The animal painting is a genre that is popular in the late-Middle Ages. The hunt is since antiquity the preferred pastime of the nobility and clergy. They build hunting lodges that are adorned with wall paintings and tapestries dedicated to the iconography of the hunt. In the 16th Century, the genre is outdated, but slowly it comes back to life. Animal paintings and hunting scenes win back their popularity.
Jan van der Straet (1523-1605) is one of the first who breathes new life into the genre with his 28 wall tapestries for Cosimo I de' Medici's villa in Poggio a Caiano (Italy). Moreover, the translated fables of ancient authors such as Aesop and Phaedrus, in which animals are presented, are in vogue. In 17th-century hunting paintings, often a link to the antiquity is made. For example, this deals with the references to Diana, the goddess of the hunt, or the hunt of the Caledonian wild boar.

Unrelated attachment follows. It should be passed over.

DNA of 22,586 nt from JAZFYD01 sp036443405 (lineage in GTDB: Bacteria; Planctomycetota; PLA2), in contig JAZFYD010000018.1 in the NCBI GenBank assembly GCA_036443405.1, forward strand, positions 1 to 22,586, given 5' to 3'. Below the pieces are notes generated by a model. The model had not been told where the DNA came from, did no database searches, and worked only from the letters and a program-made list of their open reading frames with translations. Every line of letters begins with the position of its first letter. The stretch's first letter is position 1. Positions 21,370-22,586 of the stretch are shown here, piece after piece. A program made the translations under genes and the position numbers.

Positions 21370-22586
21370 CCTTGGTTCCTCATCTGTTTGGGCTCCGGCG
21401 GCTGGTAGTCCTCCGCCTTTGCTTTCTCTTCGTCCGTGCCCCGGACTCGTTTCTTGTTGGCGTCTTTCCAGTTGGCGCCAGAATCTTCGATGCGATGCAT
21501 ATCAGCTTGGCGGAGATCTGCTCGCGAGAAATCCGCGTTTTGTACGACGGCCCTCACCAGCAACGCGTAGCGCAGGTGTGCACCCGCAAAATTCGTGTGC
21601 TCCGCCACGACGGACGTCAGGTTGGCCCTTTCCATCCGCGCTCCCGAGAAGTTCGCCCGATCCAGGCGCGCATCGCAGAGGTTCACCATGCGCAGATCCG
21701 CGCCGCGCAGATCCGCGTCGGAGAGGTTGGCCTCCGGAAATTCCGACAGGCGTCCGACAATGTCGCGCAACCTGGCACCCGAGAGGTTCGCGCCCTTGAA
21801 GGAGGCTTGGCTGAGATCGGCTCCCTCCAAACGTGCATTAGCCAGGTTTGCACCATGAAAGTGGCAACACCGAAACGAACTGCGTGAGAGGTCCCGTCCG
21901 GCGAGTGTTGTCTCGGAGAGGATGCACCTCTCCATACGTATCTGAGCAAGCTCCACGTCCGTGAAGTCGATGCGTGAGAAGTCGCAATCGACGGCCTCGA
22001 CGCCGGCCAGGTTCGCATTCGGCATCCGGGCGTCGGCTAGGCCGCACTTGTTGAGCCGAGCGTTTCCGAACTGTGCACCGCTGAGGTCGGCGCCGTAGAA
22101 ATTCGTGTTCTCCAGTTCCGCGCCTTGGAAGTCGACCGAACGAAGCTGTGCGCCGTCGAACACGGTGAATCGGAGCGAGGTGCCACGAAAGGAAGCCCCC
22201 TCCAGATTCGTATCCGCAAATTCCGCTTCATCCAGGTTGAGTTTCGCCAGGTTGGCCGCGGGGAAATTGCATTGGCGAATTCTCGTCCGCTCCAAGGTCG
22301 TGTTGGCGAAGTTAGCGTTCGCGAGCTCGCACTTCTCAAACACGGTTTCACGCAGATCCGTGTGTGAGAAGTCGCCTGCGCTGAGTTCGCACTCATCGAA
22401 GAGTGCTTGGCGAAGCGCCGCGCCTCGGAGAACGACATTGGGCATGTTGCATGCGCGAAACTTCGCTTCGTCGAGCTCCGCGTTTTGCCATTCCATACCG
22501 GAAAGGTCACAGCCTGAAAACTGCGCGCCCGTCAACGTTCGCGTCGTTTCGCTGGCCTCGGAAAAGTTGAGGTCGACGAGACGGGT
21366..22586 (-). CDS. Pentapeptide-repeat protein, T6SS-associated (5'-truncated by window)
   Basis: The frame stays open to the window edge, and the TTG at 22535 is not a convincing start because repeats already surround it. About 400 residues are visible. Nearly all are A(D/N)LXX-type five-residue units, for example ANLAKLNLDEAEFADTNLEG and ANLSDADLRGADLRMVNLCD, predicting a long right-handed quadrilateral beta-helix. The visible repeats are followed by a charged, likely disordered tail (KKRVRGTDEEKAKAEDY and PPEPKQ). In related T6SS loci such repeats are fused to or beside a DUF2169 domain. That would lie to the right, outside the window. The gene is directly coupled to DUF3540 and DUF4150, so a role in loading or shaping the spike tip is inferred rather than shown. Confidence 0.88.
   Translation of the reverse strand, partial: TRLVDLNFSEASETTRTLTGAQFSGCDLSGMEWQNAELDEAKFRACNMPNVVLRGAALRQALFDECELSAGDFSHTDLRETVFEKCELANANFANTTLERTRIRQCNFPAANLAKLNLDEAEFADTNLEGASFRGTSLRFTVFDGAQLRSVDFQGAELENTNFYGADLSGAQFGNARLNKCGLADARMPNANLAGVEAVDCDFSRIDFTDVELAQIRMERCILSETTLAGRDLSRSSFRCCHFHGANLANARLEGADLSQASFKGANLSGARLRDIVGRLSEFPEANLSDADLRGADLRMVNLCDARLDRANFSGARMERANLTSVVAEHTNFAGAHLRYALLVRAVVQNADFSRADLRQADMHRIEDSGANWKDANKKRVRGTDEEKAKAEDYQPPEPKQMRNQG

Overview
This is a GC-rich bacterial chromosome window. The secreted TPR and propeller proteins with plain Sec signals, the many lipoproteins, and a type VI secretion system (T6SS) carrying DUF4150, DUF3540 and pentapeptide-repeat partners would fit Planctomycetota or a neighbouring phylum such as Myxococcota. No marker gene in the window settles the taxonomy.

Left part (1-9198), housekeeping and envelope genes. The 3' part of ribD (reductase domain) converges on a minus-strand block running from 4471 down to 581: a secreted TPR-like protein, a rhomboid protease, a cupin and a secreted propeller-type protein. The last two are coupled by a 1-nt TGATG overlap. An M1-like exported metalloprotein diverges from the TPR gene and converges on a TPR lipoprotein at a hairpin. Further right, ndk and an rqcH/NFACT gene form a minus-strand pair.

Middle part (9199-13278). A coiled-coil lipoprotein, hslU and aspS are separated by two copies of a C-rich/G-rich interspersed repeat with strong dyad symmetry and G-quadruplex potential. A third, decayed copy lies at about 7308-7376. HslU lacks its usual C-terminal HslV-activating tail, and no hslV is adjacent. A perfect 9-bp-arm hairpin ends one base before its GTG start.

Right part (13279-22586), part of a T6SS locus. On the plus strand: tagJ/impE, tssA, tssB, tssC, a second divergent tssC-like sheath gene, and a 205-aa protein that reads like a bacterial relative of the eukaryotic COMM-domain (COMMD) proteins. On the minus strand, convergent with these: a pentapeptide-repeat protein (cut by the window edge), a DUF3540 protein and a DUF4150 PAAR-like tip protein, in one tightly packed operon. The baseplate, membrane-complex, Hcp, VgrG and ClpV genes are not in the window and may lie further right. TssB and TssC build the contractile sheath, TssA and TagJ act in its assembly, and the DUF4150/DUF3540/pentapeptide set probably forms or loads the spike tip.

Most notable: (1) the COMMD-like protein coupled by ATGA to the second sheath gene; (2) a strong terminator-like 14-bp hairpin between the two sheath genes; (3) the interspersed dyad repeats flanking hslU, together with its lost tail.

Also in this genre, Peter Paul Rubens (1577-1640) is one of the renewing forces. Painted hunting trophies are a status symbol because they allude to the possession of expansive hunting grounds. From the animal painting, Rubens makes a dynamic and dramatic hunting scene, in which animals with great demonstrations of power are hunted. Painting living animals requires a specialist's knowledge. Rubens paints thrilling scenes that are often filled with rearing horses and exotic animals such as lions or even hippopotamuses and crocodiles.
Frans Snijders (1579-1657) and Paul de Vos (1595-1678), two specialists in the area of animal painting and who assist Rubens with many works, also leave their mark on the genre. It is Snijders who makes an independent animal painting without human presence from the dramatic hunting scene. An example is the monumental Wild Boar Hunt from the Rockoxhuis collection in Antwerp.
The animal battle, the bird painting and the satirical bird concert are a few of a series of subcategories from animal paintings in demand in the 17th Century. Among others, Snijders and Joannes Fijt (1611-1661) excel in these pieces.